Out of straight people’s earshot, my conversations with other gay men about COVID often alight on comparisons with HIV. We note the profiles on dating and sex apps by which men declare themselves vaccinated—often with the date and brand of the doses—and enthusiasm for bareback (condomless) intercourse. And we joke—although I, at least, mean it—about our relief to find ourselves in a public health crisis for which we cannot be held specifically responsible.
Of course, such talk is horribly tasteless. But there are strange parallels and stranger contrasts between the discourses by which Americans have tried to understand the two epidemics of COVID and HIV. Coming of age just as the latter began to fade from a terrifying crisis and shadow over gay sex into, for many gay men, a matter of relative unconcern that can be prevented with daily medication, it has been dizzyingly disorienting to see the type of medical fear and moral judgment that once attended HIV reactivated and reorganized around a new disease associated with very different victim-cum-villains.
Those unvaccinated for COVID, who include some of my friends and family members, figure, in everyday conversations and debates among self-consciously responsible observers from the left and center as targets of disgust and opprobrium, a disturbed subculture whose decimation by illness is both horrifying and deserved. On the right, meanwhile, resistance to COVID-era public health mandates at times takes on the lurid, perverse enjoyment of self-conscious transgression, the sort of dark pleasure in rule-breaking that seems incongruous among stolid advocates of family values and traditional morality. As gay men become less identified in the public mind with medical danger and moral decay, queerness, the status of belonging to a marginal and threatening periphery of the social order, ironically is becoming linked with the right.
We cannot think about personal and public catastrophes like epidemics without dramaturgy, giving a rhetorical and ethical charge to what, understood objectively, are natural phenomena that don’t care much about us or our behaviors. So Susan Sontag rightly noted in her essays Illness as Metaphor (1978) and AIDS and Its Metaphors (1987). Having said so, however, Sontag did “try to retire” certain styles of dramatizing illnesses. She objected with clarity and acrimony to the rhetorical sleights by which we imagine cancer, AIDS, and other maladies as expressions of individual ethical failings or as “enemies” to be confronted with military language. In her most optimistic moments, she hoped we might find a way of talking about disease without fable or moral—literally, neutrally, dispassionately.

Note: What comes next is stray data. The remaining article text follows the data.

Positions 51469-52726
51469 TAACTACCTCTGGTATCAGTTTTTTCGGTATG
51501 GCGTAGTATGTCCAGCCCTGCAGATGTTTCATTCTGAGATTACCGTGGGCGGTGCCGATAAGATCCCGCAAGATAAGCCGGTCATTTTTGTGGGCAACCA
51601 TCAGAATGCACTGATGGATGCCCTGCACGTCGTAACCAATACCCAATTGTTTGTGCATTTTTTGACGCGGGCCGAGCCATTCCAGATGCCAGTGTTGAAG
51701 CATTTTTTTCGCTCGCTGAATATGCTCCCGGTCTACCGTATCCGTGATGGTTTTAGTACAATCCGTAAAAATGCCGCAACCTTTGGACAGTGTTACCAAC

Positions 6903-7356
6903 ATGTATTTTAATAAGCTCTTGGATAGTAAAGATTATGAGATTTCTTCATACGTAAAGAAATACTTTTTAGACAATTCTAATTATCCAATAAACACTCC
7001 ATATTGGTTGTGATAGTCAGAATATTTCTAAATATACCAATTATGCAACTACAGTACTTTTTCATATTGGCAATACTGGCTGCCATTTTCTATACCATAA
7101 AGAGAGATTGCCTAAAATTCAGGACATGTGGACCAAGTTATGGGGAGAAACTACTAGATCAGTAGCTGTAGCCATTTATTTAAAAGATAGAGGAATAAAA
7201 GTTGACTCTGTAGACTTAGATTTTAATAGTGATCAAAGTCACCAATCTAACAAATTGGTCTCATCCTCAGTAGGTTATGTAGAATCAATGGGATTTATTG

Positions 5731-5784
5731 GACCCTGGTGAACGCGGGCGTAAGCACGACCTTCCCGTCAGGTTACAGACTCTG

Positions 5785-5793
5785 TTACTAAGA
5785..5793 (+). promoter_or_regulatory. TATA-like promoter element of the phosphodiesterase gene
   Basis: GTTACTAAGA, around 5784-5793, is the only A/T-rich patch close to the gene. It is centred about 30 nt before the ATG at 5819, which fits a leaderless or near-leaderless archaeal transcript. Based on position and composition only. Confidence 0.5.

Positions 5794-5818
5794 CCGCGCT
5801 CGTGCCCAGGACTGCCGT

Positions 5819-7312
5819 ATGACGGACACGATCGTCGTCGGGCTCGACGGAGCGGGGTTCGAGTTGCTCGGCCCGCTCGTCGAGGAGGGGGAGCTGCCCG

Sontag’s attempt to “calm the imagination” showed her debts to Roland Barthes, the French intellectual whom she had introduced to the American mainstream in the 1970s. Barthes advocated, in this period, a pursuit of “the neutral” that would allow one to approach questions without the old, conflict-generating binaries of right and left, good and evil, etc. But he cautioned that such a strategy could elude conflicts, not overcome them. Sontag dreamed of a kind of hermeneutic practice that would “deprive something of meaning,” undoing previous interpretations of disease, laden with accusation and antagonism, in order to clear the air for a calmer, more reasonable way of talking. Scraped clean of encrusted meanings, a disease could be seen as it really is, “just a disease.” Barthes, in contrast, suggested that the way in which struggles between competing political and ethical projects threaten to subsume all aspects of our lives is not an accident to be undone by dispassionate analysis, but the general, permanent state of humanity—which artful forms of reinterpretation sometimes allow us temporarily to evade.
Sontag also had flashes of prescient pessimism in which she argued that, as a society, we cannot do without some feared and hated disease, and some feared and hated group especially associated with it: a metaphor-laden malady and a marginal community to blame. Looking back to the AIDS crisis may help us, if not to escape the imperative to dramatize and moralize illness, at least to gain some insight into the different modes of moralism—and to the strange ways these circulate across the political spectrum.
HIV and COVID, both epidemics, are not comparable illnesses. During the 1980s, HIV led almost inevitably to AIDS and death—a sentence that fell primarily on adults at the height of their vitality, who ought to have had many healthy years ahead of them. COVID, although it has killed many people, is far less fatal, particularly to the young and middle-aged. It is in no way to diminish the tragedy of the current epidemic that we must recognize its victims have been, for the most part, people who have already lived full lives, and who were, statistically, deprived on average of several months of life, rather than decades.
In their political effects, too, the diseases have been quite different. For years AIDS was ignored by the Reagan administration, which seemed content to let the populations most affected—gay men and intravenous drug users—die out of view, in parallel to the oblivion to which it consigned those whose communities were devastated by heroin and crack. COVID, from its inception, has been at the center of our political life, even if Trump’s maskless 2020 campaign rallies seemed, in what for the attendees seems to have been an ecstasy of collective effervescence, to suspend awareness of this reality.